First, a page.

Fatigue is slowly killing me!

How long has the fatigue been plaguing you? I had fatigue that affected me in a similar way for about 5 months last year, with a similarly demanding job. It turned out to be due to a relapse that had few other symptoms, and I feel loads better now and back in good form work-wise - so if it is a recent problem please consider that possibility!

But if you’ve ruled that out and it’s definitely permanent - please give serious thought to the part time option. You say you don’t particularly want to cut your hours down but you may need to think seriously about your reasons and priorities.

Personally, I work 80% hours as I have just kept to the hours I had when my daughter was small. My original long term plan was to return full time when she got to about the age she is now but I have decided against that since being diagnosed with MS. I could afford to stay part time and that was the best option for me, a really positive choice. If you can afford to reduce your hours then it’s a good option and has been a good experience for me. If you are good enough at your job (sounds like you are!) then you will still be valued by your employer and colleagues after going part time.

Hope you find a solution x

Hi Angela, thanks for your reply. It helped.

I’ve suffered fatigue on/off for years.However, this current state of going almost light-headed with brain fatigue has only happened with intensity this year.

I seem to get new symptoms all the time, but they never fit the criteria for a relapse in that they don’t last long. E.g. this year my right face went numb, which hasn’t happened before, but that lasted half an hour only. I get pain in my right arm on/off now (the same MS pain as I always have in my left arm since my relapse in 2015), but the pain is never more than 24 hrs. This year I have started to have lower face ache/heaviness and neck spasms, but on/off.

I have had some constant new symptoms, e.g. heavy/stiff left thigh which is new and lasted for a month. On that basis my neuro sent me for a brain and spine MRI which I did on Sunday. I guess if the MRI shows any developments then the neuro will review things. I can’t say that any of the above point to a relapse, and I actually didn’t think fatigue counted as a relapse, so it’s interesting to hear your case. I will definitely ask my neuro if I may have had some kind of relapse this year.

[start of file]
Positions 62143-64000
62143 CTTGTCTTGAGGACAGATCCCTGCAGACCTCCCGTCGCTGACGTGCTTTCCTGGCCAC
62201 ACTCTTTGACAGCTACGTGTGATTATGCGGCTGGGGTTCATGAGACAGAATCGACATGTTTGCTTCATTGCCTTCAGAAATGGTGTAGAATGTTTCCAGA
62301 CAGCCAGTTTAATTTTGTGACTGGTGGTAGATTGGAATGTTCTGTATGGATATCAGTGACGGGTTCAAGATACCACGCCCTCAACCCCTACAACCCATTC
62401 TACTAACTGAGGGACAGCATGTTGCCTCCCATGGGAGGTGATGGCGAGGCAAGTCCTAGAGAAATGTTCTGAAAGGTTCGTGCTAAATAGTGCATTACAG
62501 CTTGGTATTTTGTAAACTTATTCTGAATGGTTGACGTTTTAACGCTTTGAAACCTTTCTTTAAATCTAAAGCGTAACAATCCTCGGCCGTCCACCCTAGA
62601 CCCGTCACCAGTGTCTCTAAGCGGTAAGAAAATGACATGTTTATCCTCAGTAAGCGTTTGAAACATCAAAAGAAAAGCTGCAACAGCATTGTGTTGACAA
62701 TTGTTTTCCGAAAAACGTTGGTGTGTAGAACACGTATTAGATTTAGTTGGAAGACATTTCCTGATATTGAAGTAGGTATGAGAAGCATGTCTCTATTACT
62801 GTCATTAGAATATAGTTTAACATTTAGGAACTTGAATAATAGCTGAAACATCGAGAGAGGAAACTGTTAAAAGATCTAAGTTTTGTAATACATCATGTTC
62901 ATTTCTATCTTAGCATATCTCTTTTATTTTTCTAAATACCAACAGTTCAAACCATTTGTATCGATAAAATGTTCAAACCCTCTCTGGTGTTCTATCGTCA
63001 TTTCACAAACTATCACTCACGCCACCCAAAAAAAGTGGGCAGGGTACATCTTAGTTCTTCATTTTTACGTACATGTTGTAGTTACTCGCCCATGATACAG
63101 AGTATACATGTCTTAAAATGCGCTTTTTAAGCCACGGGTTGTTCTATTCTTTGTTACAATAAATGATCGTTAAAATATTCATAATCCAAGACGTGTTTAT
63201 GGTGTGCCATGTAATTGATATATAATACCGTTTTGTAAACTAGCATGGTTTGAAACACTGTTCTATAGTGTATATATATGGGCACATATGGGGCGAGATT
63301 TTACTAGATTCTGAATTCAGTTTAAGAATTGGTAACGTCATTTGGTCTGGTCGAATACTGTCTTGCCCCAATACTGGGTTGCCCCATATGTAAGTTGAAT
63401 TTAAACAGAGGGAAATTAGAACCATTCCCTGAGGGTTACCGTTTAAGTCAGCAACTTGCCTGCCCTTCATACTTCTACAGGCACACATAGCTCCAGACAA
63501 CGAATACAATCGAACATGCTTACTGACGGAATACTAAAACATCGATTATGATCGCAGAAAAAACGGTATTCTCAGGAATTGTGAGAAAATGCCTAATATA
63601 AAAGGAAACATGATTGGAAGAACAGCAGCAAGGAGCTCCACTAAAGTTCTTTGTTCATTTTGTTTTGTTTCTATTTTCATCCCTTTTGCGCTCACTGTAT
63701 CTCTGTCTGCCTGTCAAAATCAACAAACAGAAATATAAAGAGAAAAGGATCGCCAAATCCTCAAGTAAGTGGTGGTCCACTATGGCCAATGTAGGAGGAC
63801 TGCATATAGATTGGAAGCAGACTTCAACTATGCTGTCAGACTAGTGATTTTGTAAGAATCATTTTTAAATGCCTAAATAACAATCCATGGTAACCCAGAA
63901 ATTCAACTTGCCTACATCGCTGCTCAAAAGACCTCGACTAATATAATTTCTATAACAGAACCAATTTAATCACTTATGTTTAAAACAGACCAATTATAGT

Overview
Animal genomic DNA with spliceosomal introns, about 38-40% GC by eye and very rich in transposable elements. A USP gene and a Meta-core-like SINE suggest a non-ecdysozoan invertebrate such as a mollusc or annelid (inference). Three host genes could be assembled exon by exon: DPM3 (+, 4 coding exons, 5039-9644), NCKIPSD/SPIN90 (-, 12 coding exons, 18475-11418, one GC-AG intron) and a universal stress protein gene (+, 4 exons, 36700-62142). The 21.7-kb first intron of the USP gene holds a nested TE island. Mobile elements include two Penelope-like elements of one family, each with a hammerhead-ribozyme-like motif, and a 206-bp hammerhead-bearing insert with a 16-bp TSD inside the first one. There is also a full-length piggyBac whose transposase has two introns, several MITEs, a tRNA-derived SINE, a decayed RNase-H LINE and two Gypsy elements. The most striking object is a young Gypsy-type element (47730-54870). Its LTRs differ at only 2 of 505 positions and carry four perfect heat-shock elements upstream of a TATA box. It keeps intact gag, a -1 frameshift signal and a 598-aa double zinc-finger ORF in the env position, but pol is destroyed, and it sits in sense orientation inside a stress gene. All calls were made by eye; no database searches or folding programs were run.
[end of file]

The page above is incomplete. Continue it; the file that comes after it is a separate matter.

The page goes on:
I could cut my hours down, but I am concerned about money and the future. I am paying off two credit cards, plus I am worried about a reduction in hours affecting my pension. I pay into my work pension scheme, but this I think this will be affected if I reduce my hours. Fortunately I am OK money-wise (aside from the credit cards. But they are manageable), but at 39 years old, I have a long time till any kind of retirement, be it normal retirement age or early retirement on grounds of ill-health.

I don’t know what any future governments will do regarding helping people who can’t work full time. I know that benefits are being cut all the time. I just think that if I can work full time for as long as possible, then I should. I know that health is important, but if I can just manage the fatigue then I’d happily work full time.

I just wrote a long reply but the gremlins ate it!

The gist was

  • Don’t rule out that the fatigue could be short term, some relapses are only visible on an MRI because the bit of the brain they attack doesn’t do much. So consult with your neuro before making any long term decisions!

  • Consider asking your employer for a temporary reduction in hours for a trial period, to see if your fatigue improves and also to see how you might cope part-time. Consider whether there is anything else your employer can help with e.g. can your job be done partly from home?

  • Pay off those credit cards as soon as possible. CAB may be able to help you get a sustainable repayment plan if you do have to cut your hours

  • If you reduce your hours, your pension will be reduced accordingly (I get 80% pension rights to go with my 80% salary). But if this isn’t enough, then once your credit cards are paid off, you could always try to save separately either into a separate pension or into an ISA which is more accessible in case you need the money before age 55

  • You are understandable keen to plan for the future - but driving yourself into the ground may be counterproductive - could hasten MS progression for a start! And remember that while tomorrow is uncertain, today is not, so don’t let contingency plans for the future ruin your present.

All the best xx

I turned 40 this month!